Madeline Pollard and the Gilded Age’s #MeToo Moment

How the Historic Courtroom Takedown of a U.S. Congressman Challenged Victorian Misogyny

Madeline Pollard and Congressman William Breckinridge
In an epic 1893 Washington, D.C., legal battle that seized the nation’s attention, young Madeline Pollard took U.S. Congressman William Breckinridge to court in a case that ended his political career.

If you think women taking powerful older men to court under the banner of the #MeToo movement is something new, think again. A chance meeting between a young Madeline Pollard and a powerful politician in 1884 at the height of America’s Gilded Age set the stage for a sensational trial that helped change the way society thought about men, women and sex.

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Isabelle Kelley – The Economist Who Fed America

A Little Known Advocate Who Ran Federal Programs Feeding Hundred of Millions

Isabelle Kelley was particularly moved by widespread hunger among African Americans in the U.S.
Through presidential administrations from Franklin Roosevelt to Richard Nixon, Isabelle Kelley was the architect of the federal government’s sweeping food assistance and nutrition programs addressing widespread hunger in America.

You probably don’t know her name. But one female economist has been feeding America for decades. From the “Penny Milk Program” of the 1940s to today’s Supplemental Nutrition and Assistance Program (SNAP), Isabelle Kelley made it her mission to see that the poorest of Americans did not go to bed hungry.

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Ynés Mexía, Late-Blooming Mexican-American Botanist

Pioneer in the Fight to Preserve Northern California’s Majestic Redwood Forests

A section of California Red Woods and botanist Ynés Mexía
Aside from her pioneering work to save the California Redwoods, Ynés Mexía traveled North and South America amassing a collection of plant specimens still used by scientists today.

One of the most successful botanists and female plant collectors of her time, Ynés Mexía didn’t begin her career until age 55. Assertive, brave, and not afraid to knock the stereotypes of racism, sexism and ageism on their heads, she was remarkable not just for the number of specimens she collected, but for the number of miles she traveled to collect them.

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The Leesburg Stockade Girls – A Civil Rights Horror of 1963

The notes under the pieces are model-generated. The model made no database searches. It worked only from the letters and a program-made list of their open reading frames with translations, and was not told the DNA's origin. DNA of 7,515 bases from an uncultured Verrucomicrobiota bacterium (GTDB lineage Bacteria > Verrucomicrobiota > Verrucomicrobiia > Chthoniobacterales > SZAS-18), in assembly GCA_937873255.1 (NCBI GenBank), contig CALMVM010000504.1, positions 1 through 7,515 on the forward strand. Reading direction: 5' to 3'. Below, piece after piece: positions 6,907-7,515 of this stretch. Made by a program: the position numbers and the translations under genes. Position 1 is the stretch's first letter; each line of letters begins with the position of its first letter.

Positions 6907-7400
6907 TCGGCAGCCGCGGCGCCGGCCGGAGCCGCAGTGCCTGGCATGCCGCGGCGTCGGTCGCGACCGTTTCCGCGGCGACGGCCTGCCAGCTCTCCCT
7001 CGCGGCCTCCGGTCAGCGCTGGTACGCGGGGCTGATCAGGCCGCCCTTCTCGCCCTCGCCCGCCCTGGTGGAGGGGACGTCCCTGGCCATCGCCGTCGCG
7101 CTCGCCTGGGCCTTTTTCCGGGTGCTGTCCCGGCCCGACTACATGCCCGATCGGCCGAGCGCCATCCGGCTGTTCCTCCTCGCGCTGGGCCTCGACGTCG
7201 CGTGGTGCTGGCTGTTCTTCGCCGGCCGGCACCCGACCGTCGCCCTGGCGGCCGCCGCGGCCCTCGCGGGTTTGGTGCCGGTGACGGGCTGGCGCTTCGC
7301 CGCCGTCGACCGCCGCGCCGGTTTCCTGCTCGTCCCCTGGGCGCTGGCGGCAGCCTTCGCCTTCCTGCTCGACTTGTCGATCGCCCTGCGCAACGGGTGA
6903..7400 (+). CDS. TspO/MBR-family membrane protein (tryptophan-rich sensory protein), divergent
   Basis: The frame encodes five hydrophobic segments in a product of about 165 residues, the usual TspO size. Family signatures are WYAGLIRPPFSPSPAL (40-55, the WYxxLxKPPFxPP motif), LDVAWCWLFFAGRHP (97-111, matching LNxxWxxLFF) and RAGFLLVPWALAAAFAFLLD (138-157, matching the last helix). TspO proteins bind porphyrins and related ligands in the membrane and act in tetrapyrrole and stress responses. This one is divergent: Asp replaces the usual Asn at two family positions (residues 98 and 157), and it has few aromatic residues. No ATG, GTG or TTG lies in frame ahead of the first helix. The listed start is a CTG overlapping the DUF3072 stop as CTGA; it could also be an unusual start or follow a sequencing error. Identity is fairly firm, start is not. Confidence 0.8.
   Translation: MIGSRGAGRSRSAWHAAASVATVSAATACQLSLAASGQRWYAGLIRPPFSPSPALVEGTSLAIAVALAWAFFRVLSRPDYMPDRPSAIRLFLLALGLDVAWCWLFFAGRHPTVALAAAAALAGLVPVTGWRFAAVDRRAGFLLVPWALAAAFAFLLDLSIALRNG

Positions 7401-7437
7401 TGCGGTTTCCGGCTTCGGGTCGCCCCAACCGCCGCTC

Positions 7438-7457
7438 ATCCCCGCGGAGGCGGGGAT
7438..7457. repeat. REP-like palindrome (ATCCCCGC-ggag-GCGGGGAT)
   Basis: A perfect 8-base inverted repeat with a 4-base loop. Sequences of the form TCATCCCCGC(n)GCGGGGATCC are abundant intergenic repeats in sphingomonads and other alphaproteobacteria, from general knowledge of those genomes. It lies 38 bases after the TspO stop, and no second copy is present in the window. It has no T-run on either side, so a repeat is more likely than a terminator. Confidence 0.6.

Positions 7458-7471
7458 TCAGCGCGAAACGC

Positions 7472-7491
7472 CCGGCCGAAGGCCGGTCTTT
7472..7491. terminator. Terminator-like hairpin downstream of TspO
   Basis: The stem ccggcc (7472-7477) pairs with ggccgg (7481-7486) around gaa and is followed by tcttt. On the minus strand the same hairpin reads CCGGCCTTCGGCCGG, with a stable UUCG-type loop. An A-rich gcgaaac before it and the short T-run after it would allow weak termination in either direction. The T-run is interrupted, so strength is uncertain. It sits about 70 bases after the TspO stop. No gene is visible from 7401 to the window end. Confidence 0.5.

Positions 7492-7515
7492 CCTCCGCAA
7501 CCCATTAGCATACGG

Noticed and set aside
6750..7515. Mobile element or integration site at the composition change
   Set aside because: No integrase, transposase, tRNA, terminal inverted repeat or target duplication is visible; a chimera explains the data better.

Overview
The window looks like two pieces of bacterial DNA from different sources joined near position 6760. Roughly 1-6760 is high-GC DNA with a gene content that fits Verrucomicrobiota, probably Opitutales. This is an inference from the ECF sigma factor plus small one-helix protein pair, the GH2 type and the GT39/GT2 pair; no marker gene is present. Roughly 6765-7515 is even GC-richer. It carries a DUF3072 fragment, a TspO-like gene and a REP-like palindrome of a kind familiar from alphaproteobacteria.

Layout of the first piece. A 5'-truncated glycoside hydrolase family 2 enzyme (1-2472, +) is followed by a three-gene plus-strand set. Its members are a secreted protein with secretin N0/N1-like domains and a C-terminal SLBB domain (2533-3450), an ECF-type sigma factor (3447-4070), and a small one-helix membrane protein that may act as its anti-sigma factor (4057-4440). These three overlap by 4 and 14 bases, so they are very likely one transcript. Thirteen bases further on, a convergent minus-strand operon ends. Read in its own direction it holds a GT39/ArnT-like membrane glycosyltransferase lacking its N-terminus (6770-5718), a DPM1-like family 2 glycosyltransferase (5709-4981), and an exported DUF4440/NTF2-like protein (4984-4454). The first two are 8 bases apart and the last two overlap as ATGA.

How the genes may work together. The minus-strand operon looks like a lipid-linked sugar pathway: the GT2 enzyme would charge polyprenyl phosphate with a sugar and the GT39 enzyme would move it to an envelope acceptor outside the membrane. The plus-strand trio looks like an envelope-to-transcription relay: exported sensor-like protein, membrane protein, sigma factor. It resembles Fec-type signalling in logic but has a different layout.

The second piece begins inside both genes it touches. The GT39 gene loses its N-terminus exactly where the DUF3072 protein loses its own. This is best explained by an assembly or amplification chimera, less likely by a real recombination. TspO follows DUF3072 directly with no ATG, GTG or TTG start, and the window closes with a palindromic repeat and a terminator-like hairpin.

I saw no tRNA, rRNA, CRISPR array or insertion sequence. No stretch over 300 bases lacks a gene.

How Racist Georgia Authorities Held Teenagers in a Secret, Squalid Prison

Two of the 30 girls who were locked away in a secret prison in Americus, Georgia in 1963
Two of more than 30 African American teenage girls who were locked away in secret for 45 days in a dilapidated former Civil War jail for participating in a 1963 Civil Rights protest in Americus, Georgia. (Photo: Danny Lyon, 1963)

It was 13-year-old Shirley Green’s first civil rights demonstration. She went to the protest without her parents’ knowledge, figuring she could make it back home before they did. She was wrong.

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Zitkála-Sá: A 20th-Century Champion of Native American Activism

Her Opera “The Sun Dance” Made Stage History

The Carlisle Indian Industrial School became infamous as a place designed to
Born on a South Dakota Sioux Reservation, the young Gertrude Simmons was pulled between the Indian culture into which she was born and the Euro-American culture that educated her. At 19, she seized on her tribal roots and went on to become one of the most influential Native American activists of the 20th century.

Zitkála-Sá (pronounced Zitkála Shá), also known as Gertrude Evaline Simmons, was born in 1876, year of the Battle of Little Bighorn, on South Dakota’s Yankton Sioux Reservation. Her mother was a full-blooded Dakota Sioux named Ellen Tatiyahewin (“She Reaches for the Wind”) Simmons, her father a white man about whom little is known. We do know he abandoned the family, leaving her mother to raise their children in traditional Sioux ways.

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Dr. Margaret Chung: Proud ‘Mom’ of WWII’s Fair-Haired Bastards

First Chinese American Female Physician and Wartime Celebrity

Planes of the 'Flying Tigers' unit in World War II.
In one of the more unlikely pairings of World War II, Margaret Chung, the country’s first Chinese-American female physician, helped recruit fighter pilots for the “Flying Tigers.” That unit of P40 aircraft, famed for its planes’ shark face nose art, was secretly equipped and trained by the U.S. military. Its pilots operated in China as mercenaries helping to repel Japanese air raids during the year before America officially entered the war.

From the time she was 10 years old, Margaret Chung wanted to become a doctor. But with no dolls or toys to practice on, she resorted to using banana peels to practice her suture technique. Born into a time when the stories of Chinese Americans were those of rejection and exclusion, Margaret Chung learned early on she would need to forge a distinctive path for herself if she were to achieve her dreams.

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